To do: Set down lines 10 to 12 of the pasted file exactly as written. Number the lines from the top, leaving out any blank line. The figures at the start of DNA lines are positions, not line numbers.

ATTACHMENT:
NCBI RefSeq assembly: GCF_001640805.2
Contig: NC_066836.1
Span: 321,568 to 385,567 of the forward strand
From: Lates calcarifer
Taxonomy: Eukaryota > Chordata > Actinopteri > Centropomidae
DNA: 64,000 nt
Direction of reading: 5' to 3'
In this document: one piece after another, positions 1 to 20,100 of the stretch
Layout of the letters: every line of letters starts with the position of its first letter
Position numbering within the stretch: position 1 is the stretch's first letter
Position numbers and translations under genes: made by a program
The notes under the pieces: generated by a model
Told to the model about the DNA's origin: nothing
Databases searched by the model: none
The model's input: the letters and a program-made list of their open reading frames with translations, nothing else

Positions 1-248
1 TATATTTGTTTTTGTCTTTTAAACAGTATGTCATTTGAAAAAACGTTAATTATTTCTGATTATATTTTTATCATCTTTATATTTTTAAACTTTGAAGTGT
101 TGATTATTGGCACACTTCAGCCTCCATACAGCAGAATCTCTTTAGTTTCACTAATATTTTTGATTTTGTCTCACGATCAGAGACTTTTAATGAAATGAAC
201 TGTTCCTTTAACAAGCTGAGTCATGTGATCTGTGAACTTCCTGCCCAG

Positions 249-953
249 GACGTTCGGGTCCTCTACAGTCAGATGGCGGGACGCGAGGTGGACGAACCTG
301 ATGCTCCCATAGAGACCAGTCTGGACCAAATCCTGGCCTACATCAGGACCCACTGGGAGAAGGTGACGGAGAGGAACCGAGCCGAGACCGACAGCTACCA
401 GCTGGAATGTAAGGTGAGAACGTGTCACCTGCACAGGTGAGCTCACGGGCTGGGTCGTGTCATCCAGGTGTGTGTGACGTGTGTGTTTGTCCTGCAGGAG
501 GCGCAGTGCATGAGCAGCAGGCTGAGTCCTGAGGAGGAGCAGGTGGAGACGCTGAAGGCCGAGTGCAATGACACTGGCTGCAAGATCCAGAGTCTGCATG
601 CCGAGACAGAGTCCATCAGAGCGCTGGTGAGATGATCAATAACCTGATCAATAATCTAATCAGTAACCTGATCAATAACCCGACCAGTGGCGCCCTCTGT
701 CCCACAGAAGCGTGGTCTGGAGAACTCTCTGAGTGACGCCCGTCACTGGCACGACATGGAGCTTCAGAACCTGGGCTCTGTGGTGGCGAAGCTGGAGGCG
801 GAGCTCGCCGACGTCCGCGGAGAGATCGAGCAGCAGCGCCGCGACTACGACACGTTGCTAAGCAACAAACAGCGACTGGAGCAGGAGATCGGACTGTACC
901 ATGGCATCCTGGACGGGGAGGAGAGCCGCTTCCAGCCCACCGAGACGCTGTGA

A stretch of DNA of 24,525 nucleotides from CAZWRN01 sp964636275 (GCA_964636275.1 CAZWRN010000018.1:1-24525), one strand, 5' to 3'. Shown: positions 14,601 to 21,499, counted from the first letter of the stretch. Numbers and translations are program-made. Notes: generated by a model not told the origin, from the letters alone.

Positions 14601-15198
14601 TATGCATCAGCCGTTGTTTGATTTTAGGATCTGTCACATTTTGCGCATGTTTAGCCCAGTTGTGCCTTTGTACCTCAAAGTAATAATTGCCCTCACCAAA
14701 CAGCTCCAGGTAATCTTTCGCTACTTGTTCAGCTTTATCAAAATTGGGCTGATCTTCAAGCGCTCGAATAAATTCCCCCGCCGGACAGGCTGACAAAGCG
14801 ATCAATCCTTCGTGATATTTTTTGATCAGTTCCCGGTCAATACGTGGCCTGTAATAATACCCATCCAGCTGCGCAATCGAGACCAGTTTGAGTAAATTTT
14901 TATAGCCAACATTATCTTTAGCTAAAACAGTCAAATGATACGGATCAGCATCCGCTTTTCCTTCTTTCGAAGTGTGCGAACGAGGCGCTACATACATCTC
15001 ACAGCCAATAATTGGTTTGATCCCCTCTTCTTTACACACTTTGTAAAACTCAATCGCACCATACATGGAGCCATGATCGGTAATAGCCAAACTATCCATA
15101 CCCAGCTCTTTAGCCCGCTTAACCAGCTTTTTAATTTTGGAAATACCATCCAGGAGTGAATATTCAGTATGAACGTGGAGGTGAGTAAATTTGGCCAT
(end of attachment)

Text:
Position numbering within the stretch: position 1 is the stretch's first letter
Position numbers and translations under genes: made by a program
The notes under the pieces: generated by a model